EDITORIAL: House Speaker Duran should do the ‘right thing,’ too — step down from leadership

It’s unfathomable why Duran, knowing at least as much as the public now knows, would make such an onerous appointment

EDITOR’S NOTE: This editorial has been updated to reflect Colorado House Speaker Crisanta Duran’s comments about having appointed state Rep. Steve Lebsock chairman of the House Local Government Committee.

We agree with Democratic Colorado House Speaker Crisanta Duran that fellow Rep. Steve Lebsock should resign in light of numerous accusations of sexual harassment — and that she do the “right thing” herself by resigning her leadership position in light of her extraordinarily bad judgment in the scandal.

Lebsock, a Thornton Democrat, has been accused by at least nine women so far of making unwanted, relentless and lewd sexual advances on women, including fellow lawmaker Rep. Faith Winter, according to stories by the Associated Press and The Denver Post. The story was first reported by KUNC reporter Bente Birkland. Winter said she was inspired to go public with the recollection as part of the national #MeToo revelations by sexually harassed women.

As local news stories revealed over the weekend, Lebsock verbally accosted Winter at an end-of-session party in 2016, shortly after the Legislature ended for the year. She and witnesses said he was drunk and abusive.

Accounts by Winter and fellow Democrats made it clear that when Duran, a Denver Democrat and House Majority leader, was elected to the House Speaker position later that year, she was well aware of the Lebsock scandal, and that other women had made similar complaints.

Yet, after becoming speaker, Duran appointed Lebsock chairman of the House Local Government Committee. When news of this scandal broke Friday, she revoked his leadership position based on public accounts she’d known about for months. Duran called on Lebsock to “do the right thing,” and resign from the Legislature.

He absolutely should. Not only are his repeated and egregious acts repugnant, hurtful and bullying, he’s unrepentant about his pathetic behavior.

In an Associated Press story Sunday, Lebsock said he was sorry his “flirting” was not “perceived” as his being “playful,” but he never apologized for the harassment, and clearly doesn’t even recognize it as that. It’s a common theme women hear when men go too far and don’t let up. “I was only kidding.”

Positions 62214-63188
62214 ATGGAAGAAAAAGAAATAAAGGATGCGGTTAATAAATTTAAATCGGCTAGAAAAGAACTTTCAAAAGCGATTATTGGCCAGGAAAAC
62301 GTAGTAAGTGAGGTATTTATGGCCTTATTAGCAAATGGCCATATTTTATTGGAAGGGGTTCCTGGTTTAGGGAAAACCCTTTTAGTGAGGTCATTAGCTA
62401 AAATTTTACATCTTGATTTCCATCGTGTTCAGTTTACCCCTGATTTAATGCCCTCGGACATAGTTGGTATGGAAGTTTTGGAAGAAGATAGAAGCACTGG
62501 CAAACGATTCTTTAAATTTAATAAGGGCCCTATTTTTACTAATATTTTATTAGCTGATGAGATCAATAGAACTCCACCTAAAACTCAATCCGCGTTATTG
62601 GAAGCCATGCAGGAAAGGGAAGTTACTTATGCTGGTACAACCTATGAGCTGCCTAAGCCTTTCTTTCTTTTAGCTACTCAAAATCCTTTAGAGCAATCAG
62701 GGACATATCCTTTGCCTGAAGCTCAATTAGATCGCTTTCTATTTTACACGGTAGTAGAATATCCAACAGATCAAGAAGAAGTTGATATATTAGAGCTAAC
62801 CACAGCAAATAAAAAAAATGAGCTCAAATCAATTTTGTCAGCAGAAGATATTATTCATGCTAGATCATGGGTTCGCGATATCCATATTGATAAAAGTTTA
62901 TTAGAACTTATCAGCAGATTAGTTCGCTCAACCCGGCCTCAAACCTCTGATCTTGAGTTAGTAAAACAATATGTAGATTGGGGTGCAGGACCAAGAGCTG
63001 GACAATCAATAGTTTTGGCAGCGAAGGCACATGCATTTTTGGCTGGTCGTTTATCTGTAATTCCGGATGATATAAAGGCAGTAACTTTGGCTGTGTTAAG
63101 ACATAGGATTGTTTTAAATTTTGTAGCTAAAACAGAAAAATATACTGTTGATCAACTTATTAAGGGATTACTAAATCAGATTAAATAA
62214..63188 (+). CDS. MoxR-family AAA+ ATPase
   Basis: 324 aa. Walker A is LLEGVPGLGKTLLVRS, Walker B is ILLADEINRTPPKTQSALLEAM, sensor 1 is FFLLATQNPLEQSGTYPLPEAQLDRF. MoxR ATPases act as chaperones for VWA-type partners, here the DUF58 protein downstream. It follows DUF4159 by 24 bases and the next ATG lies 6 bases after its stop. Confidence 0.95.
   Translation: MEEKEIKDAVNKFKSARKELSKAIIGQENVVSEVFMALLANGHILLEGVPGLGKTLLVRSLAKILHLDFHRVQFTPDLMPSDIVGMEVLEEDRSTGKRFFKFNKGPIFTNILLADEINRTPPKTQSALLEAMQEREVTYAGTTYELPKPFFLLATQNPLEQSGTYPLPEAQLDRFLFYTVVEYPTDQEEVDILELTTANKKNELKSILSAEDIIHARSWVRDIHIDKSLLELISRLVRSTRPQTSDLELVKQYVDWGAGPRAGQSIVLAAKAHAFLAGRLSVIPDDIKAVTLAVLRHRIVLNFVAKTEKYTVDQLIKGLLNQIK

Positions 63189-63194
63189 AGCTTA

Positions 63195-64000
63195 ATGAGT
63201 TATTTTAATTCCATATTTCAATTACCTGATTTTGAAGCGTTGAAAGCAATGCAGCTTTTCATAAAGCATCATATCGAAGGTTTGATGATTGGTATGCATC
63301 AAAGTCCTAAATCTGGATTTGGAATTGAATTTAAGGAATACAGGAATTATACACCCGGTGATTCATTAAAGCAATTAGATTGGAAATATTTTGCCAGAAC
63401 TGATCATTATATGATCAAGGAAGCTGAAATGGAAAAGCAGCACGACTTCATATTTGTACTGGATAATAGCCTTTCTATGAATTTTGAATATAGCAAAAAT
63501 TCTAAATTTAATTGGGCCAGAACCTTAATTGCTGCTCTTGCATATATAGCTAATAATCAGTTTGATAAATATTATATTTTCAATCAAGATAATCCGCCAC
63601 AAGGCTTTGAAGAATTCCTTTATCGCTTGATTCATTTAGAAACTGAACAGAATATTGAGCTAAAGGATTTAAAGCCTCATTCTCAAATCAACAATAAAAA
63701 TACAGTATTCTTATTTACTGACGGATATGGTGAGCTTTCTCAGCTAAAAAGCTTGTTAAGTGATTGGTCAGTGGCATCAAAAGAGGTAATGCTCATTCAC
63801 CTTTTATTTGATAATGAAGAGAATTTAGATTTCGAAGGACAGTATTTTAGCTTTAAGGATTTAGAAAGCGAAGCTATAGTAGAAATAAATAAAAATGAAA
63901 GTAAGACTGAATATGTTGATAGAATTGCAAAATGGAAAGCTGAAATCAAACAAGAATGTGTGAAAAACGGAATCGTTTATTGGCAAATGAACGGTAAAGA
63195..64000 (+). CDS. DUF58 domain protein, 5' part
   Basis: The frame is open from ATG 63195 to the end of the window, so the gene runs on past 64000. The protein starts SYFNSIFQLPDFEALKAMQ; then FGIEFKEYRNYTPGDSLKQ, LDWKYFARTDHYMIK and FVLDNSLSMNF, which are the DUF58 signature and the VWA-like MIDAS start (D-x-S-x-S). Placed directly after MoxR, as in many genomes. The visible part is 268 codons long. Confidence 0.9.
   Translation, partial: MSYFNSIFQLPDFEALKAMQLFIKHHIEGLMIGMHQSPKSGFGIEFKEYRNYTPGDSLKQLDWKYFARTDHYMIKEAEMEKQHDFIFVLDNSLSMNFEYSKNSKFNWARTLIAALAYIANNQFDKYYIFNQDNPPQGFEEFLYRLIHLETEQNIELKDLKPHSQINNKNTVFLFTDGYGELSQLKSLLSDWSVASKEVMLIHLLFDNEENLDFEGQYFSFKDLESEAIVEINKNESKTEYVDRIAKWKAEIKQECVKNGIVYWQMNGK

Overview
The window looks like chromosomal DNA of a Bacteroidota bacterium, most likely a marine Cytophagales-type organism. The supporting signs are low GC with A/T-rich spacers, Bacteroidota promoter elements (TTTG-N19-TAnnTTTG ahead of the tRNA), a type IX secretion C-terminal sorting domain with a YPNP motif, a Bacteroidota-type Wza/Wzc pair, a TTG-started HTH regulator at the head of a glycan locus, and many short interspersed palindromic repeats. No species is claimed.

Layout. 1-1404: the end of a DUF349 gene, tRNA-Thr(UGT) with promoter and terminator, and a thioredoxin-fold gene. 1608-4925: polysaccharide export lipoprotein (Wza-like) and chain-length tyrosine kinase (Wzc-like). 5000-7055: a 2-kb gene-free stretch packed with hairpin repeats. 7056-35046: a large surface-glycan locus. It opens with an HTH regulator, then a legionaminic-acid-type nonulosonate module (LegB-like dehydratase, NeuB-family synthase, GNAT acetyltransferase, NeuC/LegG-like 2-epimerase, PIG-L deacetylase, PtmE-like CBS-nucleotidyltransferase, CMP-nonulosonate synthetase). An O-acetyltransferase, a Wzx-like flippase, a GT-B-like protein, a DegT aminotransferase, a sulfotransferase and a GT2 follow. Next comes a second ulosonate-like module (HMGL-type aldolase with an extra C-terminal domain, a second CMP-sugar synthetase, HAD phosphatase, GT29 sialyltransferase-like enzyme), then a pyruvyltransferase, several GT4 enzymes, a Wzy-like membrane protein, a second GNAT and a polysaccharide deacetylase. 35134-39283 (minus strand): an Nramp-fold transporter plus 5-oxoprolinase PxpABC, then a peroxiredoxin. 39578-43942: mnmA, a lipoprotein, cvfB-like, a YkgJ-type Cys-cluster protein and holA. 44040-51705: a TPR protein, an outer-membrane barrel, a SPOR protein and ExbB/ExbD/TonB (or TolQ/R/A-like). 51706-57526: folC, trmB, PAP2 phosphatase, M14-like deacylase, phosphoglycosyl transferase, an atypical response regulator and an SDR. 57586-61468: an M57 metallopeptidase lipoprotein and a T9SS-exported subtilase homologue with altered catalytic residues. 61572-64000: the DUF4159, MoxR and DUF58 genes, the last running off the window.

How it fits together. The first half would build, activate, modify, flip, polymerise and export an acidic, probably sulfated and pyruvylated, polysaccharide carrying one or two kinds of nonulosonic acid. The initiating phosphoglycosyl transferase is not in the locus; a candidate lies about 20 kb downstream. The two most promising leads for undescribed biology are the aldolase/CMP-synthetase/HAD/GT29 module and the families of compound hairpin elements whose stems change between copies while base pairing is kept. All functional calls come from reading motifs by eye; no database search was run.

At least nine women so far are clear that Lebsock wasn’t kidding, and that his behavior was boorish at best.

Undeniably, it was the antithesis of behavior expected from a legislator in a leadership role, and it’s unfathomable why Duran, knowing at least as much as the public now knows, would make such an onerous appointment.

Democratic House members told Denver Post reporter John Frank they were dismayed by Duran’s move.

We are, too. At best, her appointment and judgment appear dubious and callous. Duran has declined to comment on that matter, adding to the appearance that she’s complicit in overlooking Lebsock’s sordid behavior. Instead, she released a long diatribe Monday, calling for increased awareness of sexual harassment at the Capitol and underscoring her role in admonishing and preventing it.

“Sexual harassment and assault are unacceptable, and we need to take this issue head on,” Duran said, calling for rule changes in the Legislature in regards to how the government body handles such claims. “Our legislature should be a place where everyone feels safe and respected, where anyone who has been subjected to harassing behavior knows that they can speak up and be heard without fear of reprisal, and where the arc of your career is determined by your hard work, qualifications, merit and skill.”

Duran only serves to make herself look foolish with rhetoric that is not only too little, too late, but contradicts her own behavior in the case. If there’s a compelling justification for having appointed Lebsock to his leadership position, fellow legislators and the public deserve to hear it. This isn’t company business. It’s the public’s business, and the public has the expectation and the right to know what happened.

On Monday, Duran released a statement saying that if she’d known 16 months ago what she knows now, she would not have made the appointment. The tardy remark only makes it seem that the lurid revelations Winter made about Lebsock’s harassment were not of themselves a compelling reason for passing him over for an esteemed appointment and choosing, instead, among thirty-some qualified Democrats in the House.

There were no shortage of qualified and willing Democratic House members able to lead the Local Government Committee, and there are no shortage of qualified and capable Democratic legislators who can lead the House.

Clearly, Duran is not among them and should step down from that post.